• Rechargeable batteries are used in many different fields where it is critical that the battery have a minimum capacity following charge so that the battery may perform its intended function. Capacity is the maximum charge that a battery is capable of holding. The capacity of a brand new battery should be approximately that which is indicated by the manufacturer. Determining the minimum capacity of a battery is of particular importance in applications such as medical devices, military weapons, and aircraft emergency power applications where failure of the battery due to insufficient charge may result in disastrous consequences.
  • The monitoring of the battery's state-of-charge (SOC) is desirable in rechargeable battery cells. The SOC is the quantification (in percentage (%)) of the usability of the cell in terms of its relative charge level. A traditional SOC indication for a lithium cell is generally related to the terminal voltage of the cell during a stabilized open-circuit stand. The open-circuit voltage (OCV) functions much like a fuel gauge to convey when the cell is fully charged, fully depleted, or at some other usable state between those two end points. However, as discussed above, the cell will age and degrade over time such that the degradation mechanism causes the cell's impedance to increase. During charge, an aged cell will reach a specified end-of-charge voltage (EOCV) and correctly report 100% SOC, as the correct indication that the cell has received its maximum available charge. As the battery ages, however, even though the battery indicated 100% SOC at the completion of charging, after some settling time has elapsed, the subsequent OCV response for an aged cell will decline and indicate SOC of less than 100% due to the rise in the cell's impedance. Thus, it has been found that there is a need for a separate measure from the SOC "charge status" fuel gauge that will directly capture the returnable or net capacity of the cell through its cumulative stress-life.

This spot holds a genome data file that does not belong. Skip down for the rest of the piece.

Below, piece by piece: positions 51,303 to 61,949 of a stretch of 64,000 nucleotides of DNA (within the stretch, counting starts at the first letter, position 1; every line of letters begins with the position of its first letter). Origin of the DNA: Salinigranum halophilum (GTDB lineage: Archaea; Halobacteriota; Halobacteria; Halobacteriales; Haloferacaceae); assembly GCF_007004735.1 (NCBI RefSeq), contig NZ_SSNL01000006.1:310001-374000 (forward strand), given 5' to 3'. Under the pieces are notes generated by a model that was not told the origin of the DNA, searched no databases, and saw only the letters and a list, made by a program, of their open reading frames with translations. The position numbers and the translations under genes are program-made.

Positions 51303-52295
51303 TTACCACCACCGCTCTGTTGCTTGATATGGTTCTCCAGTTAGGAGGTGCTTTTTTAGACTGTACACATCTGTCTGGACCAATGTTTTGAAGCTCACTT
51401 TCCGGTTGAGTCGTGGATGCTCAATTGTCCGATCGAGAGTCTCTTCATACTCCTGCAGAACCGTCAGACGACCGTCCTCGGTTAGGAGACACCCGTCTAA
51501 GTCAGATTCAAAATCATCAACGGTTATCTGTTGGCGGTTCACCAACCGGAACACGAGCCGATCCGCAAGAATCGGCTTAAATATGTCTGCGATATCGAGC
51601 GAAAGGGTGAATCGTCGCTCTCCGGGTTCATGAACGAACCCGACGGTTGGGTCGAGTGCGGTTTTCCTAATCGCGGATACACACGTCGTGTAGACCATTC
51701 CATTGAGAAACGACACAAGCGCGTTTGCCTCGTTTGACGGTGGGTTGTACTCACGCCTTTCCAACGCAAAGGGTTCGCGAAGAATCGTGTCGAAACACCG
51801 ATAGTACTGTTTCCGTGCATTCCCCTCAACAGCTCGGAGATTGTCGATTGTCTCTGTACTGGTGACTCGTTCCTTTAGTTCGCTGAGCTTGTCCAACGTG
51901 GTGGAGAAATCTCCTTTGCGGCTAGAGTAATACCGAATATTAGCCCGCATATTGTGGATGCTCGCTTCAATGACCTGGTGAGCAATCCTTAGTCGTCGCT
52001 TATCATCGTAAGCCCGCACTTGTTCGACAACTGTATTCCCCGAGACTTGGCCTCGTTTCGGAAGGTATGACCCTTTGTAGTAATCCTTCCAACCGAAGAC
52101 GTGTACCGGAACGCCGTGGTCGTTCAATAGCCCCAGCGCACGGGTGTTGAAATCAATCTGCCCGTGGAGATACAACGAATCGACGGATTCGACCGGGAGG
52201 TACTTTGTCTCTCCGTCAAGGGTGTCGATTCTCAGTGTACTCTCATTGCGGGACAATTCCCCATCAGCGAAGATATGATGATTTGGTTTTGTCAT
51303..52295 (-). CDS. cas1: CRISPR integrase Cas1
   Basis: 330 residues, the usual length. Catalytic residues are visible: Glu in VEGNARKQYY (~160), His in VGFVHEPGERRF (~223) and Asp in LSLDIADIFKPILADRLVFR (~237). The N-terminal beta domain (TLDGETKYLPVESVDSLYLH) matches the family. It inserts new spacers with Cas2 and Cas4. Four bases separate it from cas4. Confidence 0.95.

• There are a number of approaches that have been posited for determining the SOH of a battery. For example, a first approach calculates the SOH by measuring the internal resistance of a battery. When a battery is experiencing high internal resistance, this is an indication that the SOH of the battery is low (i.e., poor). However, this measurement alone does not provide a true estimation of the battery's SOH. Specifically, this estimation disregards various factors (i.e., the decrease in internal resistance over time as well as the effect of temperature and protective circuits) that affect the SOH of the battery. While this estimation is good for laboratory uses or infrequent stationary uses, it is generally unable to be applied directly to an application.
  • Additionally, the type of battery to be measured causes a number of problems when trying to determine the SOH of a battery using the above method. Different rechargeable batteries behave in different manners, have different battery chemistries, and are available in different types from different manufacturers. Some common examples of rechargeable batteries include lithium, lithium ion, lithium nickel, nickel metal hydride, nickel cadmium, and lead-acid.
  • Another approach to determining the SOH of a battery is the full/partial discharge test. In this approach, the battery is either fully or partially discharged by subjecting the battery to a constant load. During the discharge time, the battery voltage is monitored such that the time it takes for the battery to drop to a certain voltage is compared with that of a healthy battery. This comparison allows for the calculation of the SOH of the battery. However, there a number of drawbacks associated with this approach. This method is expensive, time consuming, and requires the battery to be off-line during testing.